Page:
"Make-Whole" Provisions Are Enforceable In Bankruptcy According To The Third Circuit

December 21, 2016

By: Alan Kolod, Alan E. Gamza, and Kent C. Kolbig

One of the most litigated provisions of indentures in Chapter 11 bankruptcy cases over the past several years has been the make-whole provision.  (See our Client Alert dated March 31, 2016).

In Energy Future Holdings (“EFH”)1, the Third Circuit Court of Appeals interpreted a “make-whole” provision in an indenture governed by New York law and enforced it with respect to the refinancing of a secured bond issue, creating a split between how the courts in the Southern District of New York and those in the District of Delaware will deal with “make-whole” provisions under New York law.  So long as interest rates remain low and until the law in this area is further settled, this new decision may affect the choice of venue for the filing of Chapter 11 cases.

Bond indentures frequently contain “make whole” or pre-payment provisions to compensate bondholders for the interest-spread they will lose in the event rates decline and the bonds are repaid prior to maturity or some other agreed upon date. If an issuer files for bankruptcy, thereby accelerating the bonds, the Bankruptcy Code does not allow a claim for interest that has not yet accrued.  However, when the bonds are over-secured and the issuer proposes to refinance them at a lower interest rate and repay the holders the full principal and accrued interest on their bonds, the indenture trustee will claim that the contractually specified “make-whole” amount is a fully secured claim that must also be paid.   The bankruptcy and district courts, while recognizing that in this circumstance “make-whole” amounts might theoretically be allowable claims (unlike unmatured interest generally), have been reluctant to allow such claims in practice.  That has now changed in the Third Circuit.

Until the EFH Third Circuit Court of Appeals decision, the bankruptcy and district courts had focused on the automatic acceleration provision in bond indentures, which generally provide for principal, accrued interest and premium, if any, to become due upon a bankruptcy filing.  Relying on that language, which typically makes no explicit reference to the “make-whole”, they have found that the refinancing of secured bond debt in Chapter 11 did not require the payment of the “make-whole”.

In re MPM Silicones, LLC2, a decision in the Southern District of New York, illustrates this analysis.  In that case, the issuer’s reorganization plan provided for the issuance of new secured bonds in the amount of the accelerated principal and accrued interest, at a lower interest rate, but did not provide for the “make-whole” to be paid.   The bankruptcy court confirmed the plan, finding no claim to exist for the make-whole because of the wording of the automatic acceleration clause in the indenture, which was governed by New York law.  The district court affirmed the bankruptcy court’s decision on appeal3. Those decisions are currently on appeal to the Second Circuit Court of Appeals, which recently held oral argument but has not yet ruled.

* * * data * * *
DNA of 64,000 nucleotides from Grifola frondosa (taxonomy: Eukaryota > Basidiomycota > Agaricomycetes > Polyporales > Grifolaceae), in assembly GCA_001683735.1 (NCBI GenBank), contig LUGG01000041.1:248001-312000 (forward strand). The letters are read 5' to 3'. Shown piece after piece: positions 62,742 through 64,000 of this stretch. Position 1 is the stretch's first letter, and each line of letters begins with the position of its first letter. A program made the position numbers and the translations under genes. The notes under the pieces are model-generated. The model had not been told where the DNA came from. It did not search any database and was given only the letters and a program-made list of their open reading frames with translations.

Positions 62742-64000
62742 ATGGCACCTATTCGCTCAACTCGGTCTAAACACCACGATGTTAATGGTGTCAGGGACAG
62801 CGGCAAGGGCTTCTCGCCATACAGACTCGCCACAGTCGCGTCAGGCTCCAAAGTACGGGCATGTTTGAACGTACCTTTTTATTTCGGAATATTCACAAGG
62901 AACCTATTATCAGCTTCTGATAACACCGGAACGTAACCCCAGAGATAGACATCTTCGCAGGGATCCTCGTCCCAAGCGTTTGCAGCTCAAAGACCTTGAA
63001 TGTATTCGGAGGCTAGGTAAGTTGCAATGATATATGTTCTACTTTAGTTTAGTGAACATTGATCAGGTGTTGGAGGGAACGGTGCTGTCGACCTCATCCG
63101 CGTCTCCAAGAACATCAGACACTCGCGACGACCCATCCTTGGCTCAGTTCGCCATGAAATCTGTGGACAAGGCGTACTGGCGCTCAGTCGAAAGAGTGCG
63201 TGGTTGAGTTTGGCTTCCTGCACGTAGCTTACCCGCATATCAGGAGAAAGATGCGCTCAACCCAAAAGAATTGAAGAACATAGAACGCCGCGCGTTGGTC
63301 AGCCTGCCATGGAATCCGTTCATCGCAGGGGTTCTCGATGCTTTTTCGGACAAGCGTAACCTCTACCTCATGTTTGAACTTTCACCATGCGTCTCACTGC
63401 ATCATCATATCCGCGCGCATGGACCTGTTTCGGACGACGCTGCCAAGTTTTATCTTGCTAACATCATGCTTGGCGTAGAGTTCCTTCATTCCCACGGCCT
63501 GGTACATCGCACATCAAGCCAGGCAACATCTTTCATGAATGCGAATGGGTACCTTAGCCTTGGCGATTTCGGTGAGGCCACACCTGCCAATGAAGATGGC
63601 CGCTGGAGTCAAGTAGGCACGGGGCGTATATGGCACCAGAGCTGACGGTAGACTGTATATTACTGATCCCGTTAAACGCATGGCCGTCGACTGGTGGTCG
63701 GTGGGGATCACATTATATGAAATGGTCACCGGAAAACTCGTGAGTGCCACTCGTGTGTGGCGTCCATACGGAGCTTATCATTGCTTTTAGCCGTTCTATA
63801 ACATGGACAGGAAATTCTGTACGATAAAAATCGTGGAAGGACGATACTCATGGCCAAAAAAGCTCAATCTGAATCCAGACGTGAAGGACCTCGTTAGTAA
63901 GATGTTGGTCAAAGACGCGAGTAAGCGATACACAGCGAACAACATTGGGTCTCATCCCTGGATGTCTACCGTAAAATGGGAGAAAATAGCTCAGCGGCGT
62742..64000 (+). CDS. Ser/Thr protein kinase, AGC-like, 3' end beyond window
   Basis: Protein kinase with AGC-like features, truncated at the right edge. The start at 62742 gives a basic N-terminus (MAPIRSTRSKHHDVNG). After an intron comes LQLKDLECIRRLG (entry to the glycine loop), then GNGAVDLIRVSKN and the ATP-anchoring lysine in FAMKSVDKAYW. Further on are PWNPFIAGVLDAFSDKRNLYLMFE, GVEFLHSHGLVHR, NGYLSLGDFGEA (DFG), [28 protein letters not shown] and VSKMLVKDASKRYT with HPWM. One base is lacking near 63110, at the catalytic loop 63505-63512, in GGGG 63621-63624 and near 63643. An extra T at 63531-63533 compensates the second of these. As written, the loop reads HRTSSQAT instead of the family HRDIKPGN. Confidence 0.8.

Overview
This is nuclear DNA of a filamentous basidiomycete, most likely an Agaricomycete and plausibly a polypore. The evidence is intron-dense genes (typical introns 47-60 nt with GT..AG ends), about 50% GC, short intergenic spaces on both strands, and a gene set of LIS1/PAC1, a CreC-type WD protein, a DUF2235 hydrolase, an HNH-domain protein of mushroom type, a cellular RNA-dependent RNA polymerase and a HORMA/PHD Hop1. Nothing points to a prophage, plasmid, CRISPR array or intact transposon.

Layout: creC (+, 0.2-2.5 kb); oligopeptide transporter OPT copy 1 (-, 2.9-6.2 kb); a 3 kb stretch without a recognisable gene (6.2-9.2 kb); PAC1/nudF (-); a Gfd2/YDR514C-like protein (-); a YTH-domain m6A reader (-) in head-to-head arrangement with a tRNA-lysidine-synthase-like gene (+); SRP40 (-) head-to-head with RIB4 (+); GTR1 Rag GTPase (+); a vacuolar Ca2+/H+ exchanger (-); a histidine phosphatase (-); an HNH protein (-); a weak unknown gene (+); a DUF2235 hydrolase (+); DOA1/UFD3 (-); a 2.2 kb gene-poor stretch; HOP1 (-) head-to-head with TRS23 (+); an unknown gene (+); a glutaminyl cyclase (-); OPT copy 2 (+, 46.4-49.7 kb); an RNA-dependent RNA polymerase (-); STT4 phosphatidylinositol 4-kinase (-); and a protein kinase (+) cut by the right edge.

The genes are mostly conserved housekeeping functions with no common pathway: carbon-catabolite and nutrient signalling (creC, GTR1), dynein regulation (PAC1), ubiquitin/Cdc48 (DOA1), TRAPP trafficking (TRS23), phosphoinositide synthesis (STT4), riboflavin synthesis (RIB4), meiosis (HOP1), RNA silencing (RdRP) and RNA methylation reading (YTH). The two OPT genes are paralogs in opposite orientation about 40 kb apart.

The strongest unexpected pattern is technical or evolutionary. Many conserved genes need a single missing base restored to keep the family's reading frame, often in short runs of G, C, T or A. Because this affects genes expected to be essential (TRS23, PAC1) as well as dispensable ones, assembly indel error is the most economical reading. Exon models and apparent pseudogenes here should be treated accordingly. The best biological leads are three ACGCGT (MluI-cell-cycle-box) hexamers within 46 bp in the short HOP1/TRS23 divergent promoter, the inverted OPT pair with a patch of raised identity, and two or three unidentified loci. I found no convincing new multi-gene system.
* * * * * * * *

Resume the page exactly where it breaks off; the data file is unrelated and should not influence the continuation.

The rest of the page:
EFH, however, reached the opposite conclusion under a substantially similar worded indenture governed by New York law.  In doing so, it reversed the Delaware bankruptcy and district courts, which had followed the reasoning of MPM Silicones, finding the reasoning of that case unpersuasive.  The Third Circuit Court of Appeals, instead, found that the “make-whole” provision clearly expressed the parties’ intention and was operative to create a claim, without regard to the automatic acceleration provision.  As a result, New York law did not require the automatic acceleration provision to explicitly recognize a claim for the “make-whole” amount after acceleration.  In any case, the Third Circuit Court of Appeals found the use of the term “premium” in the acceleration provision to be an adequate reference to the make whole amount.

Take Aways:

  • EHF and MPM Silicones place the burden for showing whether a make-whole amount is due on acceleration under the indenture on different parties.  Under EHF, the issuer has the burden to make clear that no make whole payment is due after acceleration.
  • These decisions may influence where a Chapter 11 case involving significant amounts of fully secured bond debt is filed.  For the time being, Creditors with the benefit of a make-whole will clearly prefer Delaware, but the Debtor will prefer New York.

Post-Script on Motion for Rehearing:  Last week, the EFH debtors asked the Third Circuit Court of Appeals to rehear the case and, on rehearing, to certify the underlying question of New York law to the New York Court of Appeals for final determination.  If the motion is granted, New York’s highest state court will decide the correct interpretation of a “make-whole” under New York law.

 

1In re Energy Future Holdings Corp., 842 F.3d 247 (3d Cir. 2016).
22014 WL 4436335 (Bankr. S.D.N.Y. September 9, 2014).
3In re MPM Silicones, LLC, 531 B.R. 321 (S.D.N.Y. 2015).

 

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